Rep. Paul Ryan (R-Wis.) hasn’t gotten a lot of help from his GOP colleagues in defending against scurrilous attacks on his Medicare reform plan. So today he’s unveiling his own campaign (not for the presidency), with a video to explain what he’s up to and why Medicare “as we know it” is going by the wayside, no matter what.
It’s evident that Ryan now understands that to win the debate he can’t cede the stage to the naysayers.
In a statement, Ryan says:
We can no longer let politicians in Washington deny the danger to Medicare – the danger is all too real, and the health of our nation’s seniors is far too important. We have to save Medicare to avoid disruptions in benefits for current seniors, and to strengthen the program for future generations. House Republicans have put forward a plan to do just that. Democratic leaders in Congress have failed to produce a plan – it has been 755 days since Senate Democrats even passed a budget. Meanwhile, the President’s plan would empower a panel of 15 unelected bureaucrats to cut Medicare for current seniors, while failing to save the program for future retirees.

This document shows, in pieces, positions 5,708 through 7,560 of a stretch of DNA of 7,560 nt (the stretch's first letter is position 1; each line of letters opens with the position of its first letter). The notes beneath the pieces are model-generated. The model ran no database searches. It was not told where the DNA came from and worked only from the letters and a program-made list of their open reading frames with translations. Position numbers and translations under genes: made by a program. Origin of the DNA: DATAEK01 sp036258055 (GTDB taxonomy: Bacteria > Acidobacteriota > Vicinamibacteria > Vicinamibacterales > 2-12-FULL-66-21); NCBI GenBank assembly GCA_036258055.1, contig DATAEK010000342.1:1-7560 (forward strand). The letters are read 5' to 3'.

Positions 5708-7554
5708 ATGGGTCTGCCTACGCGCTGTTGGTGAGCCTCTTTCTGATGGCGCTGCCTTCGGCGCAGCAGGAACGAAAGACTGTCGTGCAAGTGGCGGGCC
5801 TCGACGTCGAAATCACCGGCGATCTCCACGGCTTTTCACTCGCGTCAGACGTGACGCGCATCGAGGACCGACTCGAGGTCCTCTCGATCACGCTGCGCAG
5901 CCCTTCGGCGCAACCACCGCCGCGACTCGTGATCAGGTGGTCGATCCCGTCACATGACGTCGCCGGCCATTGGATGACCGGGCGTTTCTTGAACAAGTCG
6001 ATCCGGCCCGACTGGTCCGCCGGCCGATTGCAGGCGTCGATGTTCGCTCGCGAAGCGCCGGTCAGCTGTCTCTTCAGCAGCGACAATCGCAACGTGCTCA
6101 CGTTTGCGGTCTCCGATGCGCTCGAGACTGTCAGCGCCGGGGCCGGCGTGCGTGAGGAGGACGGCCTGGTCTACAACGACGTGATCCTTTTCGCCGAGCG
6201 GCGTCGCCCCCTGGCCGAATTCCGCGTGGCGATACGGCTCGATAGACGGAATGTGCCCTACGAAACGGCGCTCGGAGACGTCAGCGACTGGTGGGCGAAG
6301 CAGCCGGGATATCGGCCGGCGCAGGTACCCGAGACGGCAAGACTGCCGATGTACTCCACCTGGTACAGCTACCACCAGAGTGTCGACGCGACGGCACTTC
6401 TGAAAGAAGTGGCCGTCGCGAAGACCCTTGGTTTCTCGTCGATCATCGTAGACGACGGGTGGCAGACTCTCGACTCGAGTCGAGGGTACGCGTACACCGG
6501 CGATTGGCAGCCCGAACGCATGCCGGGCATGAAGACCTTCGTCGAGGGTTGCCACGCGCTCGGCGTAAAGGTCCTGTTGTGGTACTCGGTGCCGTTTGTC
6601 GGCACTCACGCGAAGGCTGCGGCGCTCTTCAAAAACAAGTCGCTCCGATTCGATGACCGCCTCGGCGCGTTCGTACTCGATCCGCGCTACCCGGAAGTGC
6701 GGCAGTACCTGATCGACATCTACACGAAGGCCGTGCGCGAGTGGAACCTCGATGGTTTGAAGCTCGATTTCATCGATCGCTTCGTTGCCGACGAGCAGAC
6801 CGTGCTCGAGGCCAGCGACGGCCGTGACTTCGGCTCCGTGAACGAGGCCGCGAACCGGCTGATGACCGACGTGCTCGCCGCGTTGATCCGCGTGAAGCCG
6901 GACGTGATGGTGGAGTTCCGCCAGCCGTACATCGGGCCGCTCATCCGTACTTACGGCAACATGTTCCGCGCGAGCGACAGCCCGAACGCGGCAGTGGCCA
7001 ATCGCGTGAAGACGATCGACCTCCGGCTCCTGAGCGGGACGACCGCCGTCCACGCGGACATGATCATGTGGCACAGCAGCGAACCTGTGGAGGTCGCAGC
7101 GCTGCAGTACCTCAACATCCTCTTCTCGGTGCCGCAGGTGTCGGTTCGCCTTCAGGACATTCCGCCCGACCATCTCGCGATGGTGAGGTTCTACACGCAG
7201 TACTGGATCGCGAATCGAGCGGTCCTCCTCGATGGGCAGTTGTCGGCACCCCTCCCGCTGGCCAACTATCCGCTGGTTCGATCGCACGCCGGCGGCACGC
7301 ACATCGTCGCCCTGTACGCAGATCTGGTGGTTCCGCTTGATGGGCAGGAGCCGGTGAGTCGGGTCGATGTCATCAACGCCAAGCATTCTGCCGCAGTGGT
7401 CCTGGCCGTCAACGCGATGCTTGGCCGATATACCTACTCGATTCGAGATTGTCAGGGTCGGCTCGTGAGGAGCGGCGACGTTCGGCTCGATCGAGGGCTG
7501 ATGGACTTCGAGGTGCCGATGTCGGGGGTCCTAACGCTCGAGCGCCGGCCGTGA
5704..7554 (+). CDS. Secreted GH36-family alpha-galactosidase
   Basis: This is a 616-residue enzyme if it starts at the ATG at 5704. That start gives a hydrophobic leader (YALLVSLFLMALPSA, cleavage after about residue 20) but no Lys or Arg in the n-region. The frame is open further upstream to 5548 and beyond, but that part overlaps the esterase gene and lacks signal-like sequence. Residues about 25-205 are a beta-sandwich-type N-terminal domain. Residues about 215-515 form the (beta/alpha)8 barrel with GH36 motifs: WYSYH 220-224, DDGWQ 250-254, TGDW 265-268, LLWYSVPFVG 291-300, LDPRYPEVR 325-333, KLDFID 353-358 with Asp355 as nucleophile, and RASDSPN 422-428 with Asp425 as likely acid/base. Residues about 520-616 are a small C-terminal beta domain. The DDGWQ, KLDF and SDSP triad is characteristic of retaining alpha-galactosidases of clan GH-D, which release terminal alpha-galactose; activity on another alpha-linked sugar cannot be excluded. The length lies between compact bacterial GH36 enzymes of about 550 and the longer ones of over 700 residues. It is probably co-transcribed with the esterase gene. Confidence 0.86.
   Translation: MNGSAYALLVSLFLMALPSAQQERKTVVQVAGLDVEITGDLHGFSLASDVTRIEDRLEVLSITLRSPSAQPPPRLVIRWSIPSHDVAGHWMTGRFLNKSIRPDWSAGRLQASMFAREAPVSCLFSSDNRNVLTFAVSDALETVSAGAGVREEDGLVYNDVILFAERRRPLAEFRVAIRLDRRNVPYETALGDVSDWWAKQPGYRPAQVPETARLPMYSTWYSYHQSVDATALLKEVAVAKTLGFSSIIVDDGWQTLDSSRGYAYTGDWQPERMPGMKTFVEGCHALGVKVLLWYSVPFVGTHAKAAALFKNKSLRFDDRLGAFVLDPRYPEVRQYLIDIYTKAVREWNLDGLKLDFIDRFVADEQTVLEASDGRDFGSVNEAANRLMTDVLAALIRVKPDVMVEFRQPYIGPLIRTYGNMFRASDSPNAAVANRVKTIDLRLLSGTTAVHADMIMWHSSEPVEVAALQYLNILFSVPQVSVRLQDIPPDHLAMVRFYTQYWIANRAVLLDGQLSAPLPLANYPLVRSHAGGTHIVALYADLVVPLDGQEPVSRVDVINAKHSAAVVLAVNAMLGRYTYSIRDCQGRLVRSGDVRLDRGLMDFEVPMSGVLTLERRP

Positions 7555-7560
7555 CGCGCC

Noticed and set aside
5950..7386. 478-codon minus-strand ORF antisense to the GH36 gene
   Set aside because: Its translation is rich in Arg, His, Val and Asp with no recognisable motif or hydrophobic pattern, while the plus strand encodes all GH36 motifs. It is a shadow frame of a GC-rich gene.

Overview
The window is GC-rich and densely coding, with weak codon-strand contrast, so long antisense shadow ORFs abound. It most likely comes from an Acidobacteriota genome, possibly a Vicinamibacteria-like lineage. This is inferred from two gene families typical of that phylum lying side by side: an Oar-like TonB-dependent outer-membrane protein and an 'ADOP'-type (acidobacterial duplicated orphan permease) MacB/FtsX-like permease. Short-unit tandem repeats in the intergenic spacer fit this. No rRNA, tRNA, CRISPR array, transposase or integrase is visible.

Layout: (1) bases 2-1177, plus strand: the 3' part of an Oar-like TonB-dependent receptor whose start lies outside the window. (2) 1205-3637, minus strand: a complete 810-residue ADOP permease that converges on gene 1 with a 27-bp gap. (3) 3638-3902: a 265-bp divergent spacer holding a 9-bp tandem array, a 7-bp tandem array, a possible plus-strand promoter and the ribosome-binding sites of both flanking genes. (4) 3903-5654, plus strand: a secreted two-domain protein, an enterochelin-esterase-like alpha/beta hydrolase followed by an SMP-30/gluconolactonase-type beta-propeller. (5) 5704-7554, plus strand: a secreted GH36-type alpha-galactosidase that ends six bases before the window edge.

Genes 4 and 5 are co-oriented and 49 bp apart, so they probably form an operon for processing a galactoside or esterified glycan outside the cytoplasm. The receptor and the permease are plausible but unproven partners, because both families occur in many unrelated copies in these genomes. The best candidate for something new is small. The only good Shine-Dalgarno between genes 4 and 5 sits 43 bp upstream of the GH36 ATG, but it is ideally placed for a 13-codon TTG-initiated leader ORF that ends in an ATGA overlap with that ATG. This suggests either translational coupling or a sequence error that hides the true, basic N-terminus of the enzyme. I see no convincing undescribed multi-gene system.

This video lays out the clear choice our nation faces on Medicare: Will Medicare become a program in which a board of bureaucrats manages its bankruptcy by denying care to seniors? Or will leaders work together to save and strengthen Medicare by empowering seniors to choose health care plans that work best for them, with less support for the wealthy and more help for the poor and the sick? House Republicans have advanced solutions to save Medicare. Instead of working with us, the leaders of the Democratic Party have opted to play politics with the health security of America’s seniors.
Here’s his video , posted at the House budget committee website, explaining why “Washington has not been honest with you about Medicare”:
He’s remarkably effective in illustrating the daunting cost of the existing Medicare program, and in explaining that the alternative is not business-as-usual but empowering “a panel of 15 unelected, unaccountable bureaucrats decide how much, or how little, Medicare will pay doctors and which services Medicare will, or will not, pay doctors to provide for their patients.” And (albeit too late to help Newt Gingrich) he describes his own plan is anything but radical. “Those in or near retirement should not be forced to reorganize their lives because of government’s mistakes. That’s why our budget ensures no changes for those 55 years old or older. But for future generations, we need real reform.”
The debate is just beginning. Ryan will mount his offensive in the days ahead. And his belief that voters will listen to reasoned arguments on the merits will be put to the test.